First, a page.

The Power Armor gave Superman super-strength and served as considerable protection. It could punch through brick and concrete walls, withstand small-arms fire, and was dropped several stories, falling through two floors of a prison building. The suit also had several sensors built in, but Superman found the sensors a poor substitute for his super senses.


The final installment to Mark Miller’s The Dark Knight Returns trilogy, Dark Knight III: The Master Race, featured a group of Kandorians trying to take over the Earth. Batman goes about recruiting everyone he can to stop the threat. Unfortunately, the Kryptonians, though still in the relative infancy of their power, are more than a match for the planet’s heroes. With no choice left, Batman enters Superman’s Fortress of Solitude and literally digs him out of a self-imposed exile.

The two heroes unite, but realize they need something to even the odds against the hundreds, if not thousands of crazed Kryptonians.

Having seeded the clouds with synthetic kryptonite, Batman and the Flash manipulate the weather patterns and make it rain down liquid poison on the Kryptonians. Not one to stay on the sidelines, Superman dons specialized hulking lead armor to protect him against the kryptonite while he fights.



Superboy-Prime is one of the strongest non-magic based mortals in the entire DC Universe. There are few in the Multiverse that boast his level of power. Even though he’s just a teenager, Superboy-Prime is leagues above most heroes or villains. Originally a good guy during Crisis On Infinite Earths, he went insane in Infinite Crisis. During the event, Superboy-Prime, obsessed with ridding the universe of its “imperfect” heroes, goes on a rampage. Tearing through the Teen Titans, all the Flashes come together and throw Superboy-Prime into the Speed Force.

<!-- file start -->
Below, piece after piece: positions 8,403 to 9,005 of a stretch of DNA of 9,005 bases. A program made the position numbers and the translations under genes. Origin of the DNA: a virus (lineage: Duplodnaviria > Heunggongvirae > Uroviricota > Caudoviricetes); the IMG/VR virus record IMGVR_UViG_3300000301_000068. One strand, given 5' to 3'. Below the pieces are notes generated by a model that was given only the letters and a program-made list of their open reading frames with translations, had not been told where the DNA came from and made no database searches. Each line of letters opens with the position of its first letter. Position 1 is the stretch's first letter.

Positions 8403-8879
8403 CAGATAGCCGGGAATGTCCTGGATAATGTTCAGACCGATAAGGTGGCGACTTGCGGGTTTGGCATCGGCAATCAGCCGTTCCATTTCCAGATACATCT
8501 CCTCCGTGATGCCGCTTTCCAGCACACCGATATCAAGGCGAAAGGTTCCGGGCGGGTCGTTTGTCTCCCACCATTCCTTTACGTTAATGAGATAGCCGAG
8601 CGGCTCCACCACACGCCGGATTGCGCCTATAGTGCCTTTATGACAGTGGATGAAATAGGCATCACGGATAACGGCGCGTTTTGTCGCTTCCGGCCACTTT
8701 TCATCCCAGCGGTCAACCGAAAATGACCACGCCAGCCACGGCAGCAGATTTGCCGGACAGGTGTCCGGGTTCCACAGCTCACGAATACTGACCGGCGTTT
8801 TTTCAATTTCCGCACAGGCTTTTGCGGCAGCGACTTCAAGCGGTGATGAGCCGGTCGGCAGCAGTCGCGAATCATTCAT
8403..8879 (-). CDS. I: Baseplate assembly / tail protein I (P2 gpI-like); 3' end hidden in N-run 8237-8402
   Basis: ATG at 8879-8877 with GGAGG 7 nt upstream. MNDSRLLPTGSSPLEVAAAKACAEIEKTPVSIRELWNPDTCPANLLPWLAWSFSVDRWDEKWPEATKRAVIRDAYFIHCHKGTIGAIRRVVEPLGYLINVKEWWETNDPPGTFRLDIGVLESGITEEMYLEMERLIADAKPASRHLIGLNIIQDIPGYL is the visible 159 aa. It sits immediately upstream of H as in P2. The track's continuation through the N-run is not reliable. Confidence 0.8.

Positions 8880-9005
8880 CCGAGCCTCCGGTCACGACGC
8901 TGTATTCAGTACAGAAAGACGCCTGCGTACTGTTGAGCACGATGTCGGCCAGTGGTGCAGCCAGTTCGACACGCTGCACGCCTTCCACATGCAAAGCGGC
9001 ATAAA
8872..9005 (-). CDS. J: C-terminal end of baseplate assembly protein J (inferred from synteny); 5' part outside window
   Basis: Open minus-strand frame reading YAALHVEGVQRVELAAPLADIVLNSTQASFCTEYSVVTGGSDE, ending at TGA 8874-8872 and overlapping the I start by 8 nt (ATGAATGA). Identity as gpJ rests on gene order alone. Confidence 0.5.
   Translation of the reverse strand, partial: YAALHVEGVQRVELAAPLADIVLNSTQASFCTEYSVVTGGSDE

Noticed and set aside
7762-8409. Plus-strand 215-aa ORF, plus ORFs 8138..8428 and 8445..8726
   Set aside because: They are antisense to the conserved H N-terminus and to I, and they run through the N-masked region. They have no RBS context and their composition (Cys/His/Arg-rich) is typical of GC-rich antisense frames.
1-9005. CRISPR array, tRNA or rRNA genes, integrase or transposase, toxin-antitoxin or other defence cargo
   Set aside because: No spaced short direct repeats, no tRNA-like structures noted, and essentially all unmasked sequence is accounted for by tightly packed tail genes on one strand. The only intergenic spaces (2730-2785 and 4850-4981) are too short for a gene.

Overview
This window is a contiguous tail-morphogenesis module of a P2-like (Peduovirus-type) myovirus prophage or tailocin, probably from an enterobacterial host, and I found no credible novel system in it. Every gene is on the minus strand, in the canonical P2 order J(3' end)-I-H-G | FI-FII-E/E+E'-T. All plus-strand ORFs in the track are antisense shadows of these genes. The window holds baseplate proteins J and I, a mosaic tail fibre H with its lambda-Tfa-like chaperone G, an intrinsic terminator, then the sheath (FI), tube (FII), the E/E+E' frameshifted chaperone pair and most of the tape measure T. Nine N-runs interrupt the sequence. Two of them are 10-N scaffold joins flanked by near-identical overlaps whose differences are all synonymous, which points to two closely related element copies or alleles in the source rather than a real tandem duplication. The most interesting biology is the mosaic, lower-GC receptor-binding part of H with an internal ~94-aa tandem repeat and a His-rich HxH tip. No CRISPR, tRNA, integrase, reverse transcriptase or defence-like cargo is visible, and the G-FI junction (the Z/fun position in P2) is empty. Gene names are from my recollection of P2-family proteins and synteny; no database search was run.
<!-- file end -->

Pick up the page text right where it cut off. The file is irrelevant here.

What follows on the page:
While this would be an inescapable prison for some, it’s merely a bump in the road for Superboy-Prime. He reappears in relatively short order, but wearing a power suit modeled after the Anti-Monitor armor. This extra layer of protection constantly supplies him yellow solar energy, boosting his already insane levels of power.


Long ago, the Kryptonian Warsuit was developed as an instrument of war. When it wasn’t being used to raze enemies’ planets to ash, it was applied for surviving harsh radioactive wastelands. Superman’s Fortress of Solitude, since it’s made of Kryptonian technology, created a Warsuit for him.

Superman didn’t use the Warsuit much, but it did appear in the Adventures of Superman comics, and more notable when he fights Lobo for the first time.

Throughout the fight, Lobo nearly kills Superman and the hero has to retreat to the Warsuit to even the odds a bit. Later, after being killed by Doomsday, Superman used a Kryptonian Warsuit to facilitate his slow recovery process. It was forgotten for a time until Lex Luthor discovered it. Lex reprogrammed it and course tried to kill Superman with it in the “Fall of Metropolis” storyline.


Superman Red Superman Blue

Amidst DC’s The Final Night, the Sun went out and Hal Jordan had to sacrifice himself to re-ignite it. With the Sun, the source of Superman’s power, going out, the Man of Steel lost his powers. When the sun later returned, so did Superman’s powers, except now they were wonky and didn’t work properly. Because the solar energy was metabolizing in a different ways inside his body, Superman was turned into a being of energy.

He no longer had his typical powers, but now possessed insanely powerful energy powers. These new abilities were so intense that he needed a containment suit. This led to the infamous “Blue Superman” era. If that wasn’t enough, a later attack by Cyborg Superman spit electric Superman into two versions: an electric red Superman and an electric blue Superman. Don’t worry, it didn’t last forever.